Porto Alegre, November 30, 2020 – The second biannual world supply and demand report published by USDA brought important news to the market in fundamental terms. The surplus remains, which will keep the future price curve in New York downward; Brazil accounts for three-quarters of the expected growth in international supply; climate risk in the Center-South may provoke new adjustments to the first report of May 2021, and Thailand continues as a strong point of disagreement in the international scenario.
Basically, one of the main points to be observed in this new picture of the international supply and demand picture is the reduction in the international surplus from 10 to 8 million tons between the May and November reports. Moreover, USDA itself highlights that production in the international year of 2020/21 (October 2020 to September 2021) has an expected increase of 16 million tons over the previous year. As a result, supply must hit 182 million tons. Brazil has a special role by accounting for three-quarters of this expected growth.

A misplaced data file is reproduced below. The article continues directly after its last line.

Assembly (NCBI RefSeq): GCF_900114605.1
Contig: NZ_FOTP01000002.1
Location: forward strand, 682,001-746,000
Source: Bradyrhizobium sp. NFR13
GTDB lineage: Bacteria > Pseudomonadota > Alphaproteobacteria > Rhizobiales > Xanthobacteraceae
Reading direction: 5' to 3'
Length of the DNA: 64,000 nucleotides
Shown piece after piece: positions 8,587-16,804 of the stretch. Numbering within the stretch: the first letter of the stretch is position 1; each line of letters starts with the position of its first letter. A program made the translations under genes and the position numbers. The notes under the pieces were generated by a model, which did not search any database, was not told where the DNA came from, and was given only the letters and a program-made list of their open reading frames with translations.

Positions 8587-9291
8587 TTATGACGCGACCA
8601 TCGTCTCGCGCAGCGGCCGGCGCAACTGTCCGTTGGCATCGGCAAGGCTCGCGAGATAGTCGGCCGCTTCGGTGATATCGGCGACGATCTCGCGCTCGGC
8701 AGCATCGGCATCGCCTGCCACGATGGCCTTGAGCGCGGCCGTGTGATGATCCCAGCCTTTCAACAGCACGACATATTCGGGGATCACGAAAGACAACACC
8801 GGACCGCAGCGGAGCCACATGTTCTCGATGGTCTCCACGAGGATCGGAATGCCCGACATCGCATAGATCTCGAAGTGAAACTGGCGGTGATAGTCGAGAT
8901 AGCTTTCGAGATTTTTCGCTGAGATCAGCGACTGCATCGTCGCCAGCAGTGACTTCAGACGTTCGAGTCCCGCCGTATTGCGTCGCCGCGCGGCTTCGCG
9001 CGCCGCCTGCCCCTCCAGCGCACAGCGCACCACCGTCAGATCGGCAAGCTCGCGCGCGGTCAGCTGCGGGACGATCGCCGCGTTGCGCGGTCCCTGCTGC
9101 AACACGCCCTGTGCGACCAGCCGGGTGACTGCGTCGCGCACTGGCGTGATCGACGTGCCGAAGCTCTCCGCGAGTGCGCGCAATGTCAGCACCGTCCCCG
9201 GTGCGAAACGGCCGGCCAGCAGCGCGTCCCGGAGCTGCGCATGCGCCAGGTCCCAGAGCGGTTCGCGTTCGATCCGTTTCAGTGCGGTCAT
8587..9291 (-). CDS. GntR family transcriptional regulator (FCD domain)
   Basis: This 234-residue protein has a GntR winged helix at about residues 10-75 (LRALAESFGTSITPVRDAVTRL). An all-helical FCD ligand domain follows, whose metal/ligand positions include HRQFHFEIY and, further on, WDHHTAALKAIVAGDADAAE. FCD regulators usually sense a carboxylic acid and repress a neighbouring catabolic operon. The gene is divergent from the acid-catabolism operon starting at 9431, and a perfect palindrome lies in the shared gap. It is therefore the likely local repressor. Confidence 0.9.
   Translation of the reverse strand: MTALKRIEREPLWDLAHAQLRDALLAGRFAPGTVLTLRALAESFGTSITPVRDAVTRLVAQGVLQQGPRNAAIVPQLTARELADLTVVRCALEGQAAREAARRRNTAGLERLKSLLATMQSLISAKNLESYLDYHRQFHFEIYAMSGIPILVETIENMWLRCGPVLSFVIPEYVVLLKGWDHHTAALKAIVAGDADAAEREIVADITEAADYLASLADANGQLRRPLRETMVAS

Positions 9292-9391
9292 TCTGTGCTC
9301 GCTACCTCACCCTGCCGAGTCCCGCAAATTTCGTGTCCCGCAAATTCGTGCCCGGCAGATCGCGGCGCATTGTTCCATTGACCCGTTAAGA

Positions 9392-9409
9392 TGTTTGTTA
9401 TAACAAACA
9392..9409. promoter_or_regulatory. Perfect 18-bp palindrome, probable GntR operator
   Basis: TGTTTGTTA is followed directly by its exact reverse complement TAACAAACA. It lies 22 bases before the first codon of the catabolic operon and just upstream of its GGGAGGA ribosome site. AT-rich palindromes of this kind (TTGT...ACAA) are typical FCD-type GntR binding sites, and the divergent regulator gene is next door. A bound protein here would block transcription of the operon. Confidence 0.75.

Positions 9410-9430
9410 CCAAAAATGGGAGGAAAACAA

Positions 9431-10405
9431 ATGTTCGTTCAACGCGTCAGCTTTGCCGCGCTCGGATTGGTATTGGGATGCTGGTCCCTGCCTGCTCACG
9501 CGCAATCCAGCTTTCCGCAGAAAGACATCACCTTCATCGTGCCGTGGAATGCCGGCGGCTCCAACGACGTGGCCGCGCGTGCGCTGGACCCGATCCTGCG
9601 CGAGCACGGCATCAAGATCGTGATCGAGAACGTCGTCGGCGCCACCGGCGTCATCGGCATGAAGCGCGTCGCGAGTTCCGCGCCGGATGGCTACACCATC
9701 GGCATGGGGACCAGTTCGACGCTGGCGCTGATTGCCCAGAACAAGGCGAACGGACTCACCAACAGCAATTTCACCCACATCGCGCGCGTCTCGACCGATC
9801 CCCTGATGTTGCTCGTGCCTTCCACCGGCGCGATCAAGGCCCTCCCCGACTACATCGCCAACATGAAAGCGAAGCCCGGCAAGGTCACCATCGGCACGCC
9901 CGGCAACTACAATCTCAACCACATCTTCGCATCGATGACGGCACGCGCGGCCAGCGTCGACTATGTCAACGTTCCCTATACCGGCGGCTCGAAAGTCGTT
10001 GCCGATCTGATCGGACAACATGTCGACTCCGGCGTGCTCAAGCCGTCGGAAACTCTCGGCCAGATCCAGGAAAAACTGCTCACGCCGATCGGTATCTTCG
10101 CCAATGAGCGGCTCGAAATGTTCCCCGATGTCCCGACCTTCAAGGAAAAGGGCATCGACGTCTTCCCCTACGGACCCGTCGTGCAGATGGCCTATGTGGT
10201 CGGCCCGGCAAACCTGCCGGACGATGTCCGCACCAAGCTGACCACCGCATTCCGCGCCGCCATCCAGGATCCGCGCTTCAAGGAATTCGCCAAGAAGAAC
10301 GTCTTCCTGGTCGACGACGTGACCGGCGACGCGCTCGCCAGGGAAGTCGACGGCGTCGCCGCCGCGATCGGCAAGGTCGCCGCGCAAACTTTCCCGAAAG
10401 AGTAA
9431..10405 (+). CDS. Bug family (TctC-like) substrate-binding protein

Likewise, demand must sustain the tone of growth by 3.5 million tons, reaching 173 million tons. In absolute terms, supply is growing by 16 million tons, and demand by 3.5 million, which is still relatively positive given the effects of the pandemic and its impact on the internal demand of each country together with some frustrations of supply growth, as is the case of Thailand, which between May and November had its production expectation reduced from 12.9 to 7.85 million tons. If Thailand’s supply had remained stable, production could have reached 5 million above what it is, i.e. the surplus that is currently at 8 million tons could hit 13 million tons, more in line with what SAFRAS & market expected from this report, with estimates pointing so far to 15 million tons.